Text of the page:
Tutuila with its 140 sq km is the largest and the main island of American Samoa in the archipelago of Samoan Islands. It is the third largest island in the Samoan Islands chain of the Central Pacific located roughly 4,000 kilometers (2,500 mi) northeast of Brisbane, Australia and over 1,200 kilometers (750 mi) northeast of Fiji. It contains a large, natural harbor, Pago Pago Harbor, where Pago Pago, the capital of American Samoa is situated.
Pago Pago International Airport is also located on Tutuila island. Its land expanse is about 68% of the total land area of American Samoa and with 56,000 people accounts for 95% of its population. The island has six terrestrial and three marine ecosystems. The island is also known popularly as the "Rock". The mountainous regions (highest point at 653 m) of the island, its beaches, coral reefs, World War II relics, and the sporting activities such as scuba diving, snorkeling and hiking activities make it attractive to tourists.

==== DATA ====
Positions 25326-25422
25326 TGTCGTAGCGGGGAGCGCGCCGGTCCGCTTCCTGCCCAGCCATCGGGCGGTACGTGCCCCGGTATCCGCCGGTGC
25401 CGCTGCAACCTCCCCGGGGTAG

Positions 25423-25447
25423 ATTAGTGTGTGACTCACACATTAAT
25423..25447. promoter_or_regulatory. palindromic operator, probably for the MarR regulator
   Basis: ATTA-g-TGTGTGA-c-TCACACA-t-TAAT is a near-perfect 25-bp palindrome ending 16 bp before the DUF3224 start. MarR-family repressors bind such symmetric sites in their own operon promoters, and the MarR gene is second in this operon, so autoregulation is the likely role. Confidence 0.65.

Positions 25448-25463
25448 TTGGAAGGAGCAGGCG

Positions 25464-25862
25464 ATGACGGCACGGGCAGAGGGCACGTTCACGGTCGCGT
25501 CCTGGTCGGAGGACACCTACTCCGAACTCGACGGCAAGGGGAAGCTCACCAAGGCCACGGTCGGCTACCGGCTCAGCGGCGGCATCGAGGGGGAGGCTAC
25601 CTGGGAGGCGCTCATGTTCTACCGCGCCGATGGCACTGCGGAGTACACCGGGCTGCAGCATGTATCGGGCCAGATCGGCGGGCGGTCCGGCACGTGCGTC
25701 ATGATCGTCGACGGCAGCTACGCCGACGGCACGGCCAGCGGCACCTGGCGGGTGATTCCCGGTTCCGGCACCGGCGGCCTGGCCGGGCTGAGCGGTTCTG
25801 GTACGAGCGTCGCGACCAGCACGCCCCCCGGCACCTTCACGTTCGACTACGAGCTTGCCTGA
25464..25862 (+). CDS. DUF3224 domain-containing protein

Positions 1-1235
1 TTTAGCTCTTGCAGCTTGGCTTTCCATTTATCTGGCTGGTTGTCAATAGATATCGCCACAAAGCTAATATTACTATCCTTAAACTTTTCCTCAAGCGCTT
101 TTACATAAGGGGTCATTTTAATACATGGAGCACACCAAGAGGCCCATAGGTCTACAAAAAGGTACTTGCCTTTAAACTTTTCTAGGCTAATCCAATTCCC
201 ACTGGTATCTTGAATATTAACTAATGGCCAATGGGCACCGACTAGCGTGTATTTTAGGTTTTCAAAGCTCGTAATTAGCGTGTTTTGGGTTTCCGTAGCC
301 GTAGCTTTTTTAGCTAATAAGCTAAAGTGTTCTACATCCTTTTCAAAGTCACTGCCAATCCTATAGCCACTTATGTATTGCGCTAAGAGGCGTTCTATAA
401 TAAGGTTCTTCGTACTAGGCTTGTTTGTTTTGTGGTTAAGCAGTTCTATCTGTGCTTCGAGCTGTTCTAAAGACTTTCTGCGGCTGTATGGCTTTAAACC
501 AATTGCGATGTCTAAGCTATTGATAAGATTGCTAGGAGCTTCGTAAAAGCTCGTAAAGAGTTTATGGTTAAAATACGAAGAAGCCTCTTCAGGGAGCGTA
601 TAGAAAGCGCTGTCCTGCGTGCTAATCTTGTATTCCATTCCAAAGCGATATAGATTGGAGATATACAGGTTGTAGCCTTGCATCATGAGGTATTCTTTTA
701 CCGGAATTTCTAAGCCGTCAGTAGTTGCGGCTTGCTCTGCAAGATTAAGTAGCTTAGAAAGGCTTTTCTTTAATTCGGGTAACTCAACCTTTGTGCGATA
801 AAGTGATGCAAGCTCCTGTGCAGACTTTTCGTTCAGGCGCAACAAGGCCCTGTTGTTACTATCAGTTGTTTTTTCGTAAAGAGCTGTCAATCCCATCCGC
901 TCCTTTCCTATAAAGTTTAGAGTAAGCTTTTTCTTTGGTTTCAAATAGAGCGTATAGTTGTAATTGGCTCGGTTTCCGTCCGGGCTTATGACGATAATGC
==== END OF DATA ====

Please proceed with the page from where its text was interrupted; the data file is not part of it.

The National Park of American Samoa in Tutuila was established in 1988 for preserving its perfect terrestrial and marine environment. It covers an area of 2,000 ha (4,900 acres) and is bound on the north coast between Fagasa and Afono villages. The Rainmaker pass is located within this park with its rain forests. The Amalau valley between the Afono and Vatia villages in the park has many species of birds and animals. The most significant faunal species consists of the two species of the flying fox (bats), which the local Samoans consider as the protector guardian of the forest and also its people.